Police are investigating whether a woman who died at a house party in Newcastle could have taken a form of ecstasy which has killed 13 other people this year.
Gemma Hurst, 29, collapsed at her home in Walker after suffering an adverse reaction to a drug she had taken which she believed was ecstasy.
The mother-of-one had taken the drugs during a remembrance party for her brother, who died five years ago.
Police are investigating whether Hunt may have taken ecstasy laced with paramethoxyamphetamine (PMA) - a toxin which is sometimes labelled as MDMA but produces completely different effects.
Eight men and women, who believed they might have taken similar substances at the same party, were later examined in hospital.
All eight were discharged and subsequently arrested on suspicion of being involved in the supply of controlled drugs.
A man, 33, and a woman, 23, had been previously arrested on suspicion of being concerned in the supply of controlled drugs. All ten have been bailed pending further enquiries.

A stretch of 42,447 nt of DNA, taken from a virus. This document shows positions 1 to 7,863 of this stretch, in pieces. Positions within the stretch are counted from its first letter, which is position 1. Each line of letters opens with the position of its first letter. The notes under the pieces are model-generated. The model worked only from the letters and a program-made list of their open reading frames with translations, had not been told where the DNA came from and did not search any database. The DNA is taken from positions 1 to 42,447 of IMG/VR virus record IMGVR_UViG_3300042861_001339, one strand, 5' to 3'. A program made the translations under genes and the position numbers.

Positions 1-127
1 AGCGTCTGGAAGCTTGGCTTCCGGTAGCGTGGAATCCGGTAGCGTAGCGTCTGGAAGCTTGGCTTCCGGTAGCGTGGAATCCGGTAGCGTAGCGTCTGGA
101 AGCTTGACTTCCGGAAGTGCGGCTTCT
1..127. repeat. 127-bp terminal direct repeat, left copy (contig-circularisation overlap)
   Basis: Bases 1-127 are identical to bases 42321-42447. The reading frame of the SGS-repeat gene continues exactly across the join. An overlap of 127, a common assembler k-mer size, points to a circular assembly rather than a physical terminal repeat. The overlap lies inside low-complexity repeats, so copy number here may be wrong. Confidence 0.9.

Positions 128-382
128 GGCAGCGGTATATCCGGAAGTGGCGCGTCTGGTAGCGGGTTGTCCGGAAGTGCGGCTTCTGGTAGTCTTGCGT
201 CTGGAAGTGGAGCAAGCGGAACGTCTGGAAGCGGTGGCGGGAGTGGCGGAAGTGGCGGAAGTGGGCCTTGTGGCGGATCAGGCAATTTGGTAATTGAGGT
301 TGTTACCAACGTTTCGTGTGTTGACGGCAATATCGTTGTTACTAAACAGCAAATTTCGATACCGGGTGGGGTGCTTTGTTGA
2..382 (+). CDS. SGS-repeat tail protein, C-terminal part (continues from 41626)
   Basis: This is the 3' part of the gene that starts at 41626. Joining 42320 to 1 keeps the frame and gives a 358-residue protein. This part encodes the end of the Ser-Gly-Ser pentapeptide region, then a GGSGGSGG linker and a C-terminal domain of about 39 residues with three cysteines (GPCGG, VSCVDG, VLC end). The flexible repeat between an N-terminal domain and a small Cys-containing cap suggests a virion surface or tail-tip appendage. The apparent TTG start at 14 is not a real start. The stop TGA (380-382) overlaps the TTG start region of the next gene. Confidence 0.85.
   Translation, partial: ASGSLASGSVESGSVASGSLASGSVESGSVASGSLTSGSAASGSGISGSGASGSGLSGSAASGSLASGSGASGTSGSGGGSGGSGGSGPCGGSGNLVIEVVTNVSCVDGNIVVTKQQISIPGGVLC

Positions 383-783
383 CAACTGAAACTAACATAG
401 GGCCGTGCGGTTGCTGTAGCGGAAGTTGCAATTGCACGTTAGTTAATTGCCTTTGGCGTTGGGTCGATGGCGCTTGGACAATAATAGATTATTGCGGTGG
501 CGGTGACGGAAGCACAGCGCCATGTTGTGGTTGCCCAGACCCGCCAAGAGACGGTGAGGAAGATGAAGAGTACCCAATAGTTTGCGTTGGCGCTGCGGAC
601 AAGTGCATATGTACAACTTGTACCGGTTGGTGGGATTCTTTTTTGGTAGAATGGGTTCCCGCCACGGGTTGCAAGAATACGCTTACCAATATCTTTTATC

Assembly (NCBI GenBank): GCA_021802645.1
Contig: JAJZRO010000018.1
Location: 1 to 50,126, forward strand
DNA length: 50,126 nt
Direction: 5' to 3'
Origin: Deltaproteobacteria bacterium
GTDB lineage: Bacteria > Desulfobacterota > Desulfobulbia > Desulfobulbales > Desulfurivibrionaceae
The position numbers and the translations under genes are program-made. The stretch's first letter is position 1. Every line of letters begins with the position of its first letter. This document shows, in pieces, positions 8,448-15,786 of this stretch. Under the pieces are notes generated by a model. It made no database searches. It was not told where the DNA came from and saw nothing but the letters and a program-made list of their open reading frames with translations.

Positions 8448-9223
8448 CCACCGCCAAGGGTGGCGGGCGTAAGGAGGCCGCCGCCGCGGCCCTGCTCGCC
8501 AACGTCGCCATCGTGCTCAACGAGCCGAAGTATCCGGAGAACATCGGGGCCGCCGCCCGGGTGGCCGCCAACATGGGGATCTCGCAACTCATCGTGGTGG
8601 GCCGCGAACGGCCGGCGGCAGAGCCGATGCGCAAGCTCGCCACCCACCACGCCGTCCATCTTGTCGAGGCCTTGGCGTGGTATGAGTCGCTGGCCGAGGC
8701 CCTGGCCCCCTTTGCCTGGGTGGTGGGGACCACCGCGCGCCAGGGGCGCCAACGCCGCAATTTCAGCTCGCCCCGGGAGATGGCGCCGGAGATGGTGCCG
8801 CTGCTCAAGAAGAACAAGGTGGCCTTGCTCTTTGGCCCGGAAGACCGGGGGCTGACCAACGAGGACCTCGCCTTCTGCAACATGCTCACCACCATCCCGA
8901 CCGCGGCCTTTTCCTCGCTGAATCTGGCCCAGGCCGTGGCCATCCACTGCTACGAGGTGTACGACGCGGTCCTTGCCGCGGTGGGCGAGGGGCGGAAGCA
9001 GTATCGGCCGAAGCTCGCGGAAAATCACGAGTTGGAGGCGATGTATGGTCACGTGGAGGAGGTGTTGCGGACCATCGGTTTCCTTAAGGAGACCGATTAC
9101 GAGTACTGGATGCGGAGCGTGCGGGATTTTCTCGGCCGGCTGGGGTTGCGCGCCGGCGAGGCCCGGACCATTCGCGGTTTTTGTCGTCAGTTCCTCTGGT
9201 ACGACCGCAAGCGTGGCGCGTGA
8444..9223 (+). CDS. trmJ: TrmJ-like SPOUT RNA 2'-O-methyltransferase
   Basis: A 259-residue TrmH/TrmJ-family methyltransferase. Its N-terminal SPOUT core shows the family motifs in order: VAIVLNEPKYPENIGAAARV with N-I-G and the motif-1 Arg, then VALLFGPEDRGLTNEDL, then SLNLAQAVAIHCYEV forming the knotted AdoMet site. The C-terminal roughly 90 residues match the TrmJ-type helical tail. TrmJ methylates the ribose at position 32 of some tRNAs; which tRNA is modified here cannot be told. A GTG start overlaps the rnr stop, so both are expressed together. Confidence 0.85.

Hurst died in the same 48-hour period as a 15-year-old girl who is also believed to have died after taking ecstasy containing the toxic PMA.
Martha Fernback went into cardiac arrest after taking what she thought was ecstasy at Hinksey Park in Oxford. A post-mortem on the teenager into the exact cause of death came back inconclusive and toxicology test results won't be known for at least six weeks.
There have also been deaths in Aberdeen, Salford and Buxton linked to PMA.
Travis Barber, 19, died after taking the ecstasy-type drug in February. An inquest into the "very healthy" fitness instructor found a dose sent him into a state of "hallucination, delusion and agitation" before collapsing at his home.
Following the death of Hurst, Supt. Bruce Storey said:" As a precaution officers are trying to trace anyone else who might have been at the address and taken any of the drugs to ensure they get checked over at hospital straight away.
"Taking any kind of illegal or unprescribed drugs is dangerous and can have devastating consequences. I'd urge people not to take drugs of any kind and anyone who has concerns should speak with their local officers or a drug support service."